Meditation is dance

The toughest thing about meditating is that the act of concentrate is already a big part of my thought, thus the harder I try to “meditate,” the more difficult it becomes to stay in the moment.

My mind is covered by layers of thoughts and images and music. When I meditate, there is always a music—no, muzak—running around, a pop tune ghost from the past. The latest one is shown below. Herself is totally meditative I believe, but watching, er, listening to, her isn’t, at my level.

Trying to concentrate in that state by “trying” is just closing the curtain in front of an obnoxious TV set without turning it off. I just add another mental shield to shut myself out, just like I do in my daily life when I encounter uncomfortable events.

The meditative practice turns into an enabling session with a “clinic” sign hanging outside. I enter, lying to myself that I am silencing my chatter (through another chatter called concentration), and get out, becoming energized and even more addictive.

What I need is the opposite: remove all the mental layers until I expose my naked self. The difficult part again is that the “removing” tool itself is another layer, thus by trying to remove I am adding more…the vicious circle continues.

Add to the picture the usual routine of daily worry about my assignments, coffee machine, billing and filing, appointments, and the nagging complaints from my left leg, I usually am left without a clue. Too many mental noises cover my brain, which makes me want to shout…ENOUGH, inside.

And that’s when the unveiling starts. I turn off the TV switch because I don’t want it anymore. I say I-don’t-care to my assignments (this one is easy :) , errands, and even my leg. I am fed up with my noise, and that is the beginning of getting into the “moment.”

When I enter (a brief) meditative moment, my body warms up and the central-frontal part of my brain starts to react comfortably, as if sending a massage signal around. I feel everything is in movement but still at the same time. I observe the world’s multiple faces with curiosity. I am peaceful or tranquil, but that’s in the background. It is…just fun.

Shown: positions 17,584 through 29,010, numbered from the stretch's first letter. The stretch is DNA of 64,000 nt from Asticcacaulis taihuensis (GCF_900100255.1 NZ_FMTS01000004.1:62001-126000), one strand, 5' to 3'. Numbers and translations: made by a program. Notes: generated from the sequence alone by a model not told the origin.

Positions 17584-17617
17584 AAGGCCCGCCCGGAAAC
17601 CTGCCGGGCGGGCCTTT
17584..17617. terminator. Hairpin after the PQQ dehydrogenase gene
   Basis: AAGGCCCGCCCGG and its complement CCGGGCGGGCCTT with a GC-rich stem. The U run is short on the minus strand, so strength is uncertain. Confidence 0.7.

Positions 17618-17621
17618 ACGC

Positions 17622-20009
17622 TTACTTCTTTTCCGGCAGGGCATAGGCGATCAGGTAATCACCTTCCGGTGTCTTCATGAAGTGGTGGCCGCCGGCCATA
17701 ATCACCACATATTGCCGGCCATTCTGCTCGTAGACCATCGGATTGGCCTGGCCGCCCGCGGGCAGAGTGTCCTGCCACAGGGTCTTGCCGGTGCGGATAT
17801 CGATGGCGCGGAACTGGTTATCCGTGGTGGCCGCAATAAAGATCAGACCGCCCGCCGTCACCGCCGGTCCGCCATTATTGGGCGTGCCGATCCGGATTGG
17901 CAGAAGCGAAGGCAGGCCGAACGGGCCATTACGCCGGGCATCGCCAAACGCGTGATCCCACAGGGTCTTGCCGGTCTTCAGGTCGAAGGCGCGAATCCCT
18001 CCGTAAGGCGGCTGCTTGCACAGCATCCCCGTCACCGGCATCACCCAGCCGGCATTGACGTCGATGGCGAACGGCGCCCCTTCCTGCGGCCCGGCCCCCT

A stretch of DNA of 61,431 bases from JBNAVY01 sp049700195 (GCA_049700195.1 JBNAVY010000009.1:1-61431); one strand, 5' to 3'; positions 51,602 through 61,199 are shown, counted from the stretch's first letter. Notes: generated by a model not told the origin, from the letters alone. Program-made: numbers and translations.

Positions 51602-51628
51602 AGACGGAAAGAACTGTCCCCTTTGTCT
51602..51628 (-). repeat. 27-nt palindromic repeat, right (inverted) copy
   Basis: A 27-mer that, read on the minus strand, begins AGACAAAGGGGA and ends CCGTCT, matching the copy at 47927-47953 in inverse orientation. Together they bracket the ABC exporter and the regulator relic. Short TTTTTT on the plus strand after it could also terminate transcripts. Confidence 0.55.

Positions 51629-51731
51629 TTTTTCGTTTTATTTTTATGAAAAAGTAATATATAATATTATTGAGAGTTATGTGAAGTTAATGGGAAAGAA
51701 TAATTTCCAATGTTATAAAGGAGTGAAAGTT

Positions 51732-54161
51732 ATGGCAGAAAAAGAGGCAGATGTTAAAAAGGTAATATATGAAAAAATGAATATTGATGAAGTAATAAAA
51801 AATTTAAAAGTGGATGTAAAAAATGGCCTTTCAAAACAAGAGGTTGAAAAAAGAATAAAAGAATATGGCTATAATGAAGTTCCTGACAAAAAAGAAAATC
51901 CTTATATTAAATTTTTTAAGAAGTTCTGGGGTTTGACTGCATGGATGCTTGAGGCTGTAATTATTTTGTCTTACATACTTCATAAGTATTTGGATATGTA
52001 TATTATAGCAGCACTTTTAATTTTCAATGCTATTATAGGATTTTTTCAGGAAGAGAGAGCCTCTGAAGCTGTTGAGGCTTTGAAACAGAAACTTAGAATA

Because any “should” is a mental layer in itself, what I need to concentrate in its true sense is to rid of all “shoulds,” even the concentration itself. I enter a meditative state just because I want to. In fact, the key to having a good meditation is to do it because it feels good. The principle looks no different from making love or striking a conversation or getting a fun ride.

Personally, my biggest obstacle for meditation has been my inability to just enjoy. I took/take every activity, be it work, fun, or meditation with the “opportunity” flavor, attaching unnecessary obligations and objectives to it. I was/am a master of turning everything into a duty and putting an iron to my leg, and then whine for not being able to do what I truly wanted. Dumbass.

I am now suspecting that the true reason meditation works is because it is so fxxking enjoyable. Those monks up in the mountain, secluded from modern life, aren’t doing what they do (for free) because they want to better themselves. They are having the greatest pleasure we can imagine—it is that they don’t want to say it too loud (who is going to produce their food otherwise?).

Any leisure activity requires us a period of training before we become capable of enjoying it: surfing, golf, playing the guitar, painting, or sex. I think in essence there is no difference between Shakira’s dance and meditation. Get rid of yourself and have fun—that’s all there is.

It is that simple, and it isn’t just us who wants to have fun.

And then it occurred to me: maybe the Universe wants more from us than just our time. Maybe the Universe gets pissed off when we show up for dinner but don’t stay to talk. Maybe the Universe needs the connection to us just as much as we need that connection to something greater than ourselves.

It is all about dancing with the universe. Some people do it through body movement because they can. I try to (ouch) go my way in a sitting position (though I want to catch up on the body aspect too).

(A video introduced by a friend of mine: Daft Punk is meditative, definitely)

  • http://psychanaut.wordpress.com/ Nick H

    How do you reconcile the moment for moment sake-legacy of Zen with individual only existing for the sake of group and others’ contributions in Nippon?

    • http://isaokato.com/ Isao

      Here is my thought. I believe Japan used to be quite an individual-oriented, or in other words fragmented society, consisting of hundreds of small communities—just like Italy. Although we never had the “individualism” in the Western sense, we did have a strong mentality of “whatever works” (maybe we still have) that allowed us to get through the days cutting corners, finding shortcuts, and just doing things that matters now. That flexibility might work well with Zen spirit (be in the present) and unfortunately both has been almost lost in present day Japan…